The continuous performance test (CPT) is one group of measures for the evaluation of attention as well as response inhibition (or disinhibition); Fleming, Goldberg, and Gold have described the CPT as the gold standard for measuring sustained attention. The original CPT was developed by Rosvold, Mirsky, Sarason, Bransome, and Beck in 1956 as a research tool to study vigilance. Since that time, the CPT has continued to be used in the study of attention as well as executive control, with multiple variations in the components of the task; today, the majority of CPTs are computer administered.
The basic CPT paradigm consists of rapid presentation of continuously changing stimuli with a designated “target” stimulus or pattern such that the individual is to respond (or inhibit responding) based on the stimulus presented. It requires selective attention or vigilance for an infrequently occurring target or relevant stimulus; at the same time, the duration of the task is intended to be sufficient to measure sustained attention. Despite these general similarities, there have been as many versions of the CPT available as there were clinicians who used them. Different CPTs include variations in the basic task (i.e., when to respond or inhibit), the characteristics of the target, variations in the interstimulus interval (ISI), presence or absence of distracters, modality of presentation, duration of the target presentation, duration of task, and so on. The effects of some of these possible variations and modifications to the CPT on performance have been reviewed elsewhere.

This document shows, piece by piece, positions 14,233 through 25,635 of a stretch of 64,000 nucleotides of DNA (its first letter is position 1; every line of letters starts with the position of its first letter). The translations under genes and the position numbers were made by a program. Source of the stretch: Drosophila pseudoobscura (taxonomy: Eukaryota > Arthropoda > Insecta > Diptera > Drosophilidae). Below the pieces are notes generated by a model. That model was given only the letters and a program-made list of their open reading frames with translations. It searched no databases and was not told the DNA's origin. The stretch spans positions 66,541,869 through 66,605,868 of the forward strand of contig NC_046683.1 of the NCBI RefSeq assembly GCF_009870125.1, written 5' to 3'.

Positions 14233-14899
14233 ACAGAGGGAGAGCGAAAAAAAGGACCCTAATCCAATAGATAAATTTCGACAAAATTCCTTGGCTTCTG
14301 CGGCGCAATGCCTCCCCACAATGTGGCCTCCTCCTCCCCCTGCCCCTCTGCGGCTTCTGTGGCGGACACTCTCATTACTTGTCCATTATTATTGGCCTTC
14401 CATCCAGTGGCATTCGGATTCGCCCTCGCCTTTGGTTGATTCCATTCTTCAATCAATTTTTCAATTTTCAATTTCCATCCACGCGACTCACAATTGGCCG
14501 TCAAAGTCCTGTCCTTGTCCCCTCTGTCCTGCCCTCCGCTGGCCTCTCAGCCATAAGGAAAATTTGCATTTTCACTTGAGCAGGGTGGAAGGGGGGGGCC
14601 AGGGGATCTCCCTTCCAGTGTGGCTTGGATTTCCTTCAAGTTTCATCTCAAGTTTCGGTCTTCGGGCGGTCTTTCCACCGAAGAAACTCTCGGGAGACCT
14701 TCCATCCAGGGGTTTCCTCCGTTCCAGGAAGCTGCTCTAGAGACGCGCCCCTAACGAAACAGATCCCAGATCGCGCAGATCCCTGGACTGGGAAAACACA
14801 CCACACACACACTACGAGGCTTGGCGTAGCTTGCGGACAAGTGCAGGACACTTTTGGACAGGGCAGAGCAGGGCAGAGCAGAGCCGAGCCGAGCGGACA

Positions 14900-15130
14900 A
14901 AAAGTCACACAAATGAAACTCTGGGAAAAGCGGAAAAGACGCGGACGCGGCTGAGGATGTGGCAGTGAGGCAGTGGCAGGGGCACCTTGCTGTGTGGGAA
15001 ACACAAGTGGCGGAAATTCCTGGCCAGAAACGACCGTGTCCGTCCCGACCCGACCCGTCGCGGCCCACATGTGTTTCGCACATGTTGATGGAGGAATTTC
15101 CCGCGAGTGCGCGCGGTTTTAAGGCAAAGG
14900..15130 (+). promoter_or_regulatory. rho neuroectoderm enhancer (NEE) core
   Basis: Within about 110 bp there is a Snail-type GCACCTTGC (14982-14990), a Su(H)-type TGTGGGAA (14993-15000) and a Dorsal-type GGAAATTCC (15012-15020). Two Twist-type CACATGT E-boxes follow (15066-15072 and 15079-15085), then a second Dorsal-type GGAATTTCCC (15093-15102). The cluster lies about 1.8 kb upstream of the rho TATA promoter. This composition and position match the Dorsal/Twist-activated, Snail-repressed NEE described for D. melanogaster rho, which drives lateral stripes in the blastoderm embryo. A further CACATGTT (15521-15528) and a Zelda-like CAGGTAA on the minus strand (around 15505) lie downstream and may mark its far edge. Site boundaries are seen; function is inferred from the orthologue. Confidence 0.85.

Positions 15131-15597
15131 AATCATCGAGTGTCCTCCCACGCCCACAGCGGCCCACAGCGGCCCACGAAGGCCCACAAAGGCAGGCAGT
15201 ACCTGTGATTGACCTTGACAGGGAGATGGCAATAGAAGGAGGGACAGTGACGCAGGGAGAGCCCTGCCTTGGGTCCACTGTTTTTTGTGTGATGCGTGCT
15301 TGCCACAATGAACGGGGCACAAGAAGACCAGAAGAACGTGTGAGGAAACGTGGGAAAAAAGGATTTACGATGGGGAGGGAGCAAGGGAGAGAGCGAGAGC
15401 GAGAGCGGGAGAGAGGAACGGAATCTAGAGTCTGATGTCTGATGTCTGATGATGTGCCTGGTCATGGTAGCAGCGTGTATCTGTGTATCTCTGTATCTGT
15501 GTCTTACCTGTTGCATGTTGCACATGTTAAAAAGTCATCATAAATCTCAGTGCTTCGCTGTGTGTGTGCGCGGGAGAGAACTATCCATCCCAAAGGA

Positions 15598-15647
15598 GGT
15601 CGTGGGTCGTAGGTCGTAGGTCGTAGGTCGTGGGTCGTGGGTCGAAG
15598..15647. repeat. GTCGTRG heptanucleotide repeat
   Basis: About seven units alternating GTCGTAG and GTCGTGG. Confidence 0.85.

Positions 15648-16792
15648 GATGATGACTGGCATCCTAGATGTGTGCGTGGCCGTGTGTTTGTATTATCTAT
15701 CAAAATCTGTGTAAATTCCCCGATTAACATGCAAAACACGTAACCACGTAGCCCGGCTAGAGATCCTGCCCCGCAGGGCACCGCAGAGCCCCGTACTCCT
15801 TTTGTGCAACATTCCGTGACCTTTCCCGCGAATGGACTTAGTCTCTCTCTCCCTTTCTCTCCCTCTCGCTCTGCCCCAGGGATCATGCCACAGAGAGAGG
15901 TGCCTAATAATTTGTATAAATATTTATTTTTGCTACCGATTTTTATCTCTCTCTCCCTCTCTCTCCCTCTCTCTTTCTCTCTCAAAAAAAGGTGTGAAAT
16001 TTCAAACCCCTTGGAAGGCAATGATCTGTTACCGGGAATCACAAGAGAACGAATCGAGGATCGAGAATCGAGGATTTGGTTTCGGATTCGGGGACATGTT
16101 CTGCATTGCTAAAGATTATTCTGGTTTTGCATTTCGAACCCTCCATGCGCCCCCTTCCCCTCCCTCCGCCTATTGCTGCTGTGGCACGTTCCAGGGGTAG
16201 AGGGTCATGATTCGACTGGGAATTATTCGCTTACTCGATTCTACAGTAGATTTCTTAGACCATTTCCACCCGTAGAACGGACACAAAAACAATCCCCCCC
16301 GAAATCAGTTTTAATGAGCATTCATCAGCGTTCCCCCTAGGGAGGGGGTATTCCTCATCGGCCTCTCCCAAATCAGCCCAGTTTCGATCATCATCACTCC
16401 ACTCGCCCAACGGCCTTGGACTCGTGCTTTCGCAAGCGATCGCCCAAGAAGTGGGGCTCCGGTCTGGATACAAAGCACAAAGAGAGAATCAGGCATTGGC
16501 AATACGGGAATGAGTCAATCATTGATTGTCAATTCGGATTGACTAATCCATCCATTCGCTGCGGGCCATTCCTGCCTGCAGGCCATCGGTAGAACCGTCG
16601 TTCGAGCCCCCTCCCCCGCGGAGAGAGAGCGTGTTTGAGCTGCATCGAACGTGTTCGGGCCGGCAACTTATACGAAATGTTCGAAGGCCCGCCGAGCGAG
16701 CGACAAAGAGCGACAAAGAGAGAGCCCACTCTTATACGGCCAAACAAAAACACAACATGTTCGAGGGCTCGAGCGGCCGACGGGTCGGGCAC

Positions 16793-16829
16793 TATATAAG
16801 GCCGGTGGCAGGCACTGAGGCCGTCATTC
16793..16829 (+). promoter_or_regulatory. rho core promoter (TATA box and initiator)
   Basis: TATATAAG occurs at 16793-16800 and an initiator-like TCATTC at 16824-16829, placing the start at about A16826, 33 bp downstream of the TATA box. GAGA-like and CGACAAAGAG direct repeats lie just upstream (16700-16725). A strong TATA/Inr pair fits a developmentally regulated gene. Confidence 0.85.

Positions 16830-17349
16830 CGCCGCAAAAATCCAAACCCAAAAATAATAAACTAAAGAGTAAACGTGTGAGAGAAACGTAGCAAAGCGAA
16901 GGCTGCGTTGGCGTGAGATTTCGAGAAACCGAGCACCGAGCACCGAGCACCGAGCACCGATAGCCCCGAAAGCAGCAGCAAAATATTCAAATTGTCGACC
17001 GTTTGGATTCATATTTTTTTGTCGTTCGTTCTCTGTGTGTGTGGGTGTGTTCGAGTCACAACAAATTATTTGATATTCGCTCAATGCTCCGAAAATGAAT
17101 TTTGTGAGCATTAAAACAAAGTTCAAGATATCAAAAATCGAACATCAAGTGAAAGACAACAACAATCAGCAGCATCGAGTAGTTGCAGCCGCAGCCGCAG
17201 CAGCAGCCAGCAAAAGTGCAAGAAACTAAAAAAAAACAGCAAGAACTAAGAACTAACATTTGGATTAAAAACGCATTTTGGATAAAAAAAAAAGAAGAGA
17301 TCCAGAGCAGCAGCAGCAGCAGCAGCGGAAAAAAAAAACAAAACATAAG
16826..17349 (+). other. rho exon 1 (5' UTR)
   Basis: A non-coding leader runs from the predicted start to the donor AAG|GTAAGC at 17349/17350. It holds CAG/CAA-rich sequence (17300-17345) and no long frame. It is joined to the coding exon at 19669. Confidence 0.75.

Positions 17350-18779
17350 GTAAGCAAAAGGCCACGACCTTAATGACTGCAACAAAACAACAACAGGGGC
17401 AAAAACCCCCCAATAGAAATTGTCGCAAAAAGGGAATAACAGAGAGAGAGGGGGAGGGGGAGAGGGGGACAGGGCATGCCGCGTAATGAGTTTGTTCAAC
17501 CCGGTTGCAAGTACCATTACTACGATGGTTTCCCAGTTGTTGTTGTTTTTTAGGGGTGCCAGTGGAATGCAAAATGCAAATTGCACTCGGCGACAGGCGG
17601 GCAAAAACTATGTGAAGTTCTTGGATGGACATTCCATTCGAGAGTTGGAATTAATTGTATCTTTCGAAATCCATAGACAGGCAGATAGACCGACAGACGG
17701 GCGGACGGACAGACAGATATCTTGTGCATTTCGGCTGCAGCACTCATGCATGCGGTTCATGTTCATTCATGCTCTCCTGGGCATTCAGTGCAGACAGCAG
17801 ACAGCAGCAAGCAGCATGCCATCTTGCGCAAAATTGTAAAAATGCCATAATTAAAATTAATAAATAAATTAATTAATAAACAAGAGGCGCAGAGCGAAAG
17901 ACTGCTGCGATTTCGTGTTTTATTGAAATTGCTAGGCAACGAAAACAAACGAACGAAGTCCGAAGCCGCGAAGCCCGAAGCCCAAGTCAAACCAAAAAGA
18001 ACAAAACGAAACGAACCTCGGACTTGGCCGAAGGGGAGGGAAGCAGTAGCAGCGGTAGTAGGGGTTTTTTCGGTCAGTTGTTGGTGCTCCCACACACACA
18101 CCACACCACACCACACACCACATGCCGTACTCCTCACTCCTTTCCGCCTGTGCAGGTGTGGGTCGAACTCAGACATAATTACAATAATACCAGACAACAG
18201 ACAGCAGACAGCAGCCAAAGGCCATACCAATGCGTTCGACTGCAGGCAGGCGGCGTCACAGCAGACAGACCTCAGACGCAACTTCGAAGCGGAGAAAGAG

Variables of Interest
CPT variables reported include correct hits (number or percentage of correct responses to targets) and omission errors (i.e., number or percentage of targets not responded to). Both correct hits and omission errors are interpreted as indicative of selective attention or inattention. Commission errors (number or percentage of responses to stimuli other than the target) are reported as an index of response inhibition or disinhibition. In some studies, relative accuracy (percentage of correct responses) or total errors (combining omission and commission errors) may be reported.